Our one hectare property is fenced against rabbits and foxes, and we divide it up with electronet into paddocks, depending on the season and the rotation with chooks and geese. We don’t ever let the goaties into the orchard because they ringbark the trees, and the one paddock containing fruit trees has electrified fencing around the trees to avoid ringbarking. Each day we take the goats out to the gully and tether them, or to a fenced off neighbour’s paddock to eat, and we bring them in with fodder each evening.

How much space do they have in their paddocks/yard?

From a whole paddock (quarter acre), to the length of their tether, which is about 4 metres. When they are in their stall at night they sometimes have about 10m squared, but sometimes we open the adjacent paddock and then they have about an eighth of an acre and the dam to wander around at night time.

What do you feed them?

At breakfast time they get the equivalent of a one litre jug each of a mix of lucern chaff and a small amount of seconds grain from a local organic supplier. They also get a slosh of vinegar and a handful of kelp seaweed to cut down on methane. Every second day they’ll get a half teaspoon of minerals too – a mix of sulphur, copper and dolomitic lime (so a teaspoon. so 1/2 a teaspoon of sulphur, 1/2 of dolomitic lime and the tiniest pinch of copper, divided between them). During the day they’ll demolish a blackberry patch, and a lot of other grasses, shrubs and wild plum trees that they’re tied up next to.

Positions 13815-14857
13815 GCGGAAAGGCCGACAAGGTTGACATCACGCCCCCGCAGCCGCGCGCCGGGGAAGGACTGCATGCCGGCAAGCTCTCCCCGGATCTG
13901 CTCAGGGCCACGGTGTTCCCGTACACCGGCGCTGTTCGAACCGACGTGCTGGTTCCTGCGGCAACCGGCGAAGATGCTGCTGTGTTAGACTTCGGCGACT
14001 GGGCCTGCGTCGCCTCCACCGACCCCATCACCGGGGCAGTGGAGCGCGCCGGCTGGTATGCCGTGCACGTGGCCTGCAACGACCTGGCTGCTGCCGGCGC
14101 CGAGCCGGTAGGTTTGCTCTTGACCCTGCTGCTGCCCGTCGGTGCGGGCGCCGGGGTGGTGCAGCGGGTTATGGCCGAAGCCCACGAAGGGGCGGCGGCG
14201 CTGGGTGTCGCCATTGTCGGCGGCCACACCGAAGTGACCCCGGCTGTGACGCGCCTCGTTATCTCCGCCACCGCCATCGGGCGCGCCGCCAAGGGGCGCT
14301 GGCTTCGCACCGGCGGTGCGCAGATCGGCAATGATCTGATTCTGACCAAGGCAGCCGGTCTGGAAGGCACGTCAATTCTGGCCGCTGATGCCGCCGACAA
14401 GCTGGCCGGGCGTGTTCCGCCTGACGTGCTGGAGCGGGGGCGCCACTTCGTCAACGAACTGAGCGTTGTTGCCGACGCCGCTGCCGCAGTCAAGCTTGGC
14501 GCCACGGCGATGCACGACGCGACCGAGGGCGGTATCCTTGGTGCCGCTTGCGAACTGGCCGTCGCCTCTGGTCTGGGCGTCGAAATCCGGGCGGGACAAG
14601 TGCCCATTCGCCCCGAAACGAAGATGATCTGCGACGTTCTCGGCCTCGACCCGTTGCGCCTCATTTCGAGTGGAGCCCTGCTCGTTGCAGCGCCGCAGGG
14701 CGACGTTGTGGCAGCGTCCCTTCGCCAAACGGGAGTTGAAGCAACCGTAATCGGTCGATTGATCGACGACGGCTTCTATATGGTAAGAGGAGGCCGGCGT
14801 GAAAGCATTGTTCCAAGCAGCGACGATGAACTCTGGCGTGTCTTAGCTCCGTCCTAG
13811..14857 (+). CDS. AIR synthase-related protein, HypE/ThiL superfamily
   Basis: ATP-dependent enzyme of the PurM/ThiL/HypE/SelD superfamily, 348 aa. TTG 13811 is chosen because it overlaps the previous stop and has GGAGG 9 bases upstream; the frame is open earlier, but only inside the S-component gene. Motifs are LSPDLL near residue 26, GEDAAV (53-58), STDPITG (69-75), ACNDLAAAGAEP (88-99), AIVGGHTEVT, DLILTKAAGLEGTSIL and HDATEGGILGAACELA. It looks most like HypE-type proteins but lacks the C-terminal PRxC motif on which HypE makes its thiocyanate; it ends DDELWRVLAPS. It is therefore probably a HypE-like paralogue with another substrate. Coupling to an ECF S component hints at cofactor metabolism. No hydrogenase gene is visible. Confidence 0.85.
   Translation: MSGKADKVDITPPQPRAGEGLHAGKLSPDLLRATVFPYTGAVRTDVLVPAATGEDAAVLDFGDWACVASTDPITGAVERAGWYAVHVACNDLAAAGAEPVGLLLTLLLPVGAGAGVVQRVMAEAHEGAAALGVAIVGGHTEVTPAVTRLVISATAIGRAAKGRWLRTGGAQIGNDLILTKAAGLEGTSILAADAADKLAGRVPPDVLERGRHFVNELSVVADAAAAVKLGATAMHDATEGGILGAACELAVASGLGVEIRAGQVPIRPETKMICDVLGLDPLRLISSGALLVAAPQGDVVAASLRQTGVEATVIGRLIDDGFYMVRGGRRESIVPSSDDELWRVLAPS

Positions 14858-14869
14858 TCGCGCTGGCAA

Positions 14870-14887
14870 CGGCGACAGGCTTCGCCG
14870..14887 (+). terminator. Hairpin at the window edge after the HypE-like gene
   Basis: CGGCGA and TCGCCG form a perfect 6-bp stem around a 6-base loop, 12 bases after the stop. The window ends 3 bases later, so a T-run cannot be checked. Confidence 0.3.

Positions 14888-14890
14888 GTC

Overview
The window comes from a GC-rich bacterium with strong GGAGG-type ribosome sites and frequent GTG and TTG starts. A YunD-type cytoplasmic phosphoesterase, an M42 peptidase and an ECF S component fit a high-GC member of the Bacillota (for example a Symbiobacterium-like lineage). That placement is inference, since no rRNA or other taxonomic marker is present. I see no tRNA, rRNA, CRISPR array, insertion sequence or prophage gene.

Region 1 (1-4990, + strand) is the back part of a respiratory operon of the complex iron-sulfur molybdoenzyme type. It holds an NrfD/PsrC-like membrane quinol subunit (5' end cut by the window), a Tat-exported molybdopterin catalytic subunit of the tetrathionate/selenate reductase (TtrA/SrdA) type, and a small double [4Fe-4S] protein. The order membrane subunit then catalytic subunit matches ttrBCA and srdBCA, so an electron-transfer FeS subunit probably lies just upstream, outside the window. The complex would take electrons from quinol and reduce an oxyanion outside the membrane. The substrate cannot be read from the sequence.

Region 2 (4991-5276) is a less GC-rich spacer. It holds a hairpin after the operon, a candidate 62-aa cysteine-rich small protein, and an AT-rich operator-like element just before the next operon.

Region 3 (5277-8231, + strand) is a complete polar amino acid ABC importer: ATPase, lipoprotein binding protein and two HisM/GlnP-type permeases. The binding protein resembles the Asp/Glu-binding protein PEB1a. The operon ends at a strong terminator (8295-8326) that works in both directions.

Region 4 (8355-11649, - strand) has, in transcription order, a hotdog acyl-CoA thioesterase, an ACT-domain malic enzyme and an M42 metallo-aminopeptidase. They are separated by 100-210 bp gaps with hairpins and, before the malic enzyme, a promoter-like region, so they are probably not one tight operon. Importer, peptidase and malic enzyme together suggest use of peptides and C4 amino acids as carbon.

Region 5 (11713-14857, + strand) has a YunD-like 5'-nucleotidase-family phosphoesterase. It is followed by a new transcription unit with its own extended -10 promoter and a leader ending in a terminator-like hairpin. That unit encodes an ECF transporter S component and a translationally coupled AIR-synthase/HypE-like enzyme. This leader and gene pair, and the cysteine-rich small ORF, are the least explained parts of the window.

In the evening we’ll bring them a large bundle of willow or oak (summer), and blackwood or tagasaste (winter) or whatever needs pruning. The amount is equivalent to a small tree – almost to my limit of what I can drag up the hill.

How much time does it take to look after them per day/week?

About an hour to an hour and a half each morning, because taking them out is very time consuming, depending on how far away the blackberry is. Then in the evening about half an hour to cut fodder and bring them in. We share the duties – I do three days a week of animal care, which included feeding chooks and collecting the eggs, and I keep the milk on those three days. Su and Dave share duties and milk/eggs for the other four days.

What type of preventative health approaches do you integrate into your animal management systems?